The dogs varied: purebred and mixes, high-spirited and stately. Two were her own; the others awaited permanent homes.
To enter Baldwin's domain is to be bombarded with animal affection. The collies joyfully encircle visitors, nuzzling and nudging for pats. Most of the cats feign indifference, but two push their way through the swirling mass of fur to claim their share of caresses. Stop patting for even an instant and the whole menagerie nudges, paws and purrs for more.
Feeding and caring for the dogs costs about $7,000 a year. Baldwin spends about $3,000 a year of her own money, and HART contributes another $4,000.
The real challenge, however, is dispensing enough affection to keep the small zoo happy.
"I tell people who adopt collies that they're adopting another child," Baldwin said. "They follow you from room to room. Four sleep on my bedroom floor, and if I get up and move into the living room, slowly they'll all follow me there."
Baldwin, who teaches kindergarten at La Madera Elementary School in Lake Forest, uses language to describe collies that others use to describe her: affectionate, sensitive, devoted.
"Sue is the nicest, the kindest, most humane, most compassionate person in the whole world," said Suzanne Kane, executive director of HART.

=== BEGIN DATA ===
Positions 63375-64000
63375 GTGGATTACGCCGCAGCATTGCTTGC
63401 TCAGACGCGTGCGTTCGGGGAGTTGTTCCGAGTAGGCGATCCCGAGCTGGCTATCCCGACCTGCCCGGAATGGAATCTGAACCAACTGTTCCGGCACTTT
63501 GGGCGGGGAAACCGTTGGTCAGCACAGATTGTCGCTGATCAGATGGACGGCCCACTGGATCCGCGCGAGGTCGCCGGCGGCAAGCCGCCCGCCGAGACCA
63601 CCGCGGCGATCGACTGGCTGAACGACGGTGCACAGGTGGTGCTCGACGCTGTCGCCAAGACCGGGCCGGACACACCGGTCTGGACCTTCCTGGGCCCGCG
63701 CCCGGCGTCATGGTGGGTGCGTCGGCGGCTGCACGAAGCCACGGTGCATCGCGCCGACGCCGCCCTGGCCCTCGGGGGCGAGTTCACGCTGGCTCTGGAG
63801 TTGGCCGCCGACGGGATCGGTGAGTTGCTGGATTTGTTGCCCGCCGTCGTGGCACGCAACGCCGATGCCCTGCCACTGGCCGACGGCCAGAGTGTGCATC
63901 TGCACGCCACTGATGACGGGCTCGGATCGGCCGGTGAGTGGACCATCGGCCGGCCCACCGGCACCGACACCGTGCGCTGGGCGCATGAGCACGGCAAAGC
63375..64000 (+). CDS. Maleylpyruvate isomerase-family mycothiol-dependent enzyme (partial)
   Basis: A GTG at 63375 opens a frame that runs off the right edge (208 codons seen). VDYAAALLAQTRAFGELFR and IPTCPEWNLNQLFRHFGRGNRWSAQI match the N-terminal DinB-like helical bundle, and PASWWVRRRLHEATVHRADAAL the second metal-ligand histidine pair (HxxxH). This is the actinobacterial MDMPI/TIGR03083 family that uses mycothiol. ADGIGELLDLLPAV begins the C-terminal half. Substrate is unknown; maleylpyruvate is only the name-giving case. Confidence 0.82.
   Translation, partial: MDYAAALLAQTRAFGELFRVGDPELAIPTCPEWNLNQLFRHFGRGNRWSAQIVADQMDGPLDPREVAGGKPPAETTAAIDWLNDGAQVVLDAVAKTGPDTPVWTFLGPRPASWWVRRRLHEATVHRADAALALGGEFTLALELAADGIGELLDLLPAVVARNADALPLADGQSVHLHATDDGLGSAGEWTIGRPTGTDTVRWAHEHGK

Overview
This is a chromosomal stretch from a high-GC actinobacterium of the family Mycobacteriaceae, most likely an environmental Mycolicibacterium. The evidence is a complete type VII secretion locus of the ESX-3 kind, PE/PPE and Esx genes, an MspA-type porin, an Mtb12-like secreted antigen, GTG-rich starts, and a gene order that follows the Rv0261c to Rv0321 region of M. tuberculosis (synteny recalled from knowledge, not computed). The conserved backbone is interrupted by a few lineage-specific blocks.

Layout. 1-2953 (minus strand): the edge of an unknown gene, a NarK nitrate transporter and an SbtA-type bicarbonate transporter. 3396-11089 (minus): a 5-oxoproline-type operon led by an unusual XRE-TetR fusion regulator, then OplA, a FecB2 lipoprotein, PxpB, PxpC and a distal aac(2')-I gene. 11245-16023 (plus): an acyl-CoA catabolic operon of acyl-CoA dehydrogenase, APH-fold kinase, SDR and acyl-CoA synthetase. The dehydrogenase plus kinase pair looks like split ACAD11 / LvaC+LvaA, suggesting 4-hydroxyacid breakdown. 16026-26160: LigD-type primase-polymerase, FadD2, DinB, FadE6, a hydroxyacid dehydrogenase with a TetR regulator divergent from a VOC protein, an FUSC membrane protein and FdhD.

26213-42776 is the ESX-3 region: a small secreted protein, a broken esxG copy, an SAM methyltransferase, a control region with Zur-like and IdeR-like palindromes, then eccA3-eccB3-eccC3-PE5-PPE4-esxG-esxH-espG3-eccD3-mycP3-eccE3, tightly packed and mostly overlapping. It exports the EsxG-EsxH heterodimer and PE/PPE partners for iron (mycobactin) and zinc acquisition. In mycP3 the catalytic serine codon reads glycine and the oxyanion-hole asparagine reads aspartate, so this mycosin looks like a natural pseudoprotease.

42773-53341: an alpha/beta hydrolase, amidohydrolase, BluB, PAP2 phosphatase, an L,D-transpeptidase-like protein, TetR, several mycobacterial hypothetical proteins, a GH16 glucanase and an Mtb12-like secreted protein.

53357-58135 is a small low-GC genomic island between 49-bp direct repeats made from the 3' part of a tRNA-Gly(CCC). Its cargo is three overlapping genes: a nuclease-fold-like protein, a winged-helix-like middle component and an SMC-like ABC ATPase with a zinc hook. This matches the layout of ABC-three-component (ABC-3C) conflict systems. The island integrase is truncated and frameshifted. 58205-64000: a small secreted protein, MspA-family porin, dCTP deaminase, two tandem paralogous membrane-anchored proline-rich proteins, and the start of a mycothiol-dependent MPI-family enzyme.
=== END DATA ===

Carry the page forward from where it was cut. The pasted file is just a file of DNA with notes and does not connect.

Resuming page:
Though Baldwin will take in any collie, she won't let just anyone adopt one.
"I interview [families] very carefully, first on the phone and then in person," Baldwin said.
People who adopt a HART dog must sign a contract that stipulates they will never take the collie to a pound or allow it to be used for research. They must promise to provide veterinary and dental care, to license the dog, to notify HART if they move, and to return the dog to HART if they aren't able to keep the pet. The organization charges about $150 a dog to help defray the expense of maintaining dogs and advertising their availability.
Like a social worker vetting an adoptive home, Baldwin also visits the dogs prospective residences.
Shari Hartmann of Anaheim, who began sheltering rescued collies for HART after meeting Baldwin, is equally effusive.